While Halák was good, Thatcher Demko was out of this world. In five games, he had a .955 SV% and 1.28 goals-against average (GAA) at five on five. He finished only allowing five goals on 112 shots and stopped 28 of 31 high danger chances. As for his overall performance, he finished with a .910 SV% and a 2.65 GAA in all situations. If he can continue this form on the road, and Vancouver can find a way to generate more offense, he should be in the conversation when it comes to the Vezina by the end of the season.
Pettersson is Starting to Heat Up
The big concern at the beginning of the homestand was the play of Elias Pettersson. Through the first five games, he had two total points and only generated 13 shots on goal. It was apparent he was frustrated, but all of a sudden, versus Dallas, something clicked.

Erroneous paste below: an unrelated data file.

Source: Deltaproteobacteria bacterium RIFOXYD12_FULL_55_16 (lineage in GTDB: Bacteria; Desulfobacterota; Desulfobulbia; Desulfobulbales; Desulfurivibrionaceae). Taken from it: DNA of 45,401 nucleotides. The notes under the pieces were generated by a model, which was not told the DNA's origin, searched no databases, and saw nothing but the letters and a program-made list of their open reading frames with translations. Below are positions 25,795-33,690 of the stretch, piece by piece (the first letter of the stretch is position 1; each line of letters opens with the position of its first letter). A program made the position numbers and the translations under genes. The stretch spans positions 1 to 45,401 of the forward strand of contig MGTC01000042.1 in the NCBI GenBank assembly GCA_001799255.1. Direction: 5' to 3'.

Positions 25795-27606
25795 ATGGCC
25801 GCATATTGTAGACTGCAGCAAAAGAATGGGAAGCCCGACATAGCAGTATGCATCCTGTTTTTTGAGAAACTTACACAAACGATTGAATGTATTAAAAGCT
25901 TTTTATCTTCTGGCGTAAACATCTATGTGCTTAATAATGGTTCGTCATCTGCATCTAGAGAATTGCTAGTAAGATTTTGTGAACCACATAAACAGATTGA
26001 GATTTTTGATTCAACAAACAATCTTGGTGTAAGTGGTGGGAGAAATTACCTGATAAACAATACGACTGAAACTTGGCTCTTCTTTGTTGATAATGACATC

In the last two games of the homestand, Pettersson had four points, including two goals. More importantly, he was shooting the puck as he finished those games with a total of ten shots on goal. Despite being given less ice-time overall, he was making the most of his chances which included scoring the tying goal shorthanded versus the Ducks in the final minute to send the game to overtime. The hope is this is just the start for the former Calder winner as he starts to find his legs after missing most of the preseason.
Power Play Needs to Cash in
The Canucks finished the homestand with a 14.3% power play. From a pure numbers perspective, that isn’t bad, but when considering they scored three of the four totals goals scored in one game, it paints a skewed picture of how bad the power play really is. From not being able to create high danger scoring chances to questionable player personnel on the ice, this homestand showed the exact opposite of running a successful power play.